A SCOTTISH bookshop will be able to buy its premises after “accidentally” raising more than £40,000 in just 24 hours.

Guid Reads, which is based in Alva, has now raised more than £45,000 thanks to a single tweet.

The bookshop wrote to its followers: “Help - landlord potentially selling our shop - we could buy it for £35K - I panicked until I thought - is 1000 people investing £35 to have their name written on the outside of the building and receive a free pre-loved book every month for a year silly?”

The post quickly went viral, receiving thousands of likes and shares. Ruth Galloway, the shop’s founder, set up a fundraiser underneath, and the donations began pouring in. One person alone donated £5000.

Now Galloway is looking to buy the premises, something that “wasn’t even on the radar, let alone a possibility” just one day before.

She told The National: “I don’t know how you accidentally raise more than £40,000 from a tweet that was just a ‘hmmm, I wonder if I could do this if people would think it was a good idea’. But that’s what’s happened.

READ MORE: Alan Riach: Is John Home’s play Douglas an unjustly forgotten masterpiece?

“It’s just mind-boggling. I feel like somebody’s going to pinch me and wake me up. One way or another - we’re going to own the building!”

Galloway’s next problem is an unexpected one. Having opened their business during lockdown, no banks were offering business accounts.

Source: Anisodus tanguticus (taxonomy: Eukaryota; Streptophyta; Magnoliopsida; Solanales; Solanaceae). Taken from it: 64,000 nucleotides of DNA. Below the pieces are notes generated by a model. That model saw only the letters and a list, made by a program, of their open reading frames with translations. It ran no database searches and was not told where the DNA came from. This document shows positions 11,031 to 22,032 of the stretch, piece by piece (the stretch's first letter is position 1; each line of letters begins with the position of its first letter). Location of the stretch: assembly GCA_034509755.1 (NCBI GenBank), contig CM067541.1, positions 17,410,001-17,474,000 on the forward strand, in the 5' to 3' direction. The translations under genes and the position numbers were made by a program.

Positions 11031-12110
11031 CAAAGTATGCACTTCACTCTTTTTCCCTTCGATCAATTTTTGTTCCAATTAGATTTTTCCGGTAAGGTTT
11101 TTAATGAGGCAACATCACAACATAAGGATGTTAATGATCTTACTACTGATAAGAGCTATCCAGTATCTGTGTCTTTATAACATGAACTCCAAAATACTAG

“Now this is going to sound really silly, but the online banking that we went with has got a £10,000 limit on the account. At the time I thought ‘that’s not going to be a problem’, but it’s a problem!

“So I have a lot to do over the next few days, let’s put it that way. But that’s a very good problem to have.”

Not least of the other tasks ahead is sending thank you notes to everyone who donated, and looking at getting their names on the business’s wall as promised.

However, many people who donated asked for their books to go elsewhere.

Galloway explained: “Lots of people are asking us to donate their books to other places, schools, women’s refuges, old folks’ homes. We will just keep putting as many books as we can out into the community as a thank you to these people who have donated.”

She went on: “The biggest thing of all for me is, when we own the building that’s going to free up the rent we pay every month and we’re going to be able to put so much more back into the community because of that. That for me is the biggest thing.”

The National: Eve, Guid Reads' youngest volunteer, likes to take advantage of the books while overseeing the shopEve, Guid Reads' youngest volunteer, likes to take advantage of the books while overseeing the shop

Guid Reads hopes to build on the charity work they’ve done through lockdown - including helping foodbanks and individual families, and reaching out to refugee groups - with the extra funds owning the premises will free up.

“We’re just talking about all the things that we can do, the sky’s the limit really,” Galloway says. “Wherever there’s a need, we will try and help. Apparently, anything is possible!”

Community work is part of the foundation on which the store was founded. No books are priced, instead everything is donation based. This allows Guid Reads to be open to everyone, regardless of what they may be able to afford.

“I think people thought I was a bit daft when I said that at the beginning,” Galloway says, “but it’s working and I 100% stand by that.

“Reading rounds your world view, and it’s an escape as well. It’s really important and price shouldn’t be a barrier to that.”

Guid Reads' fundraiser is still open and can be donated to here.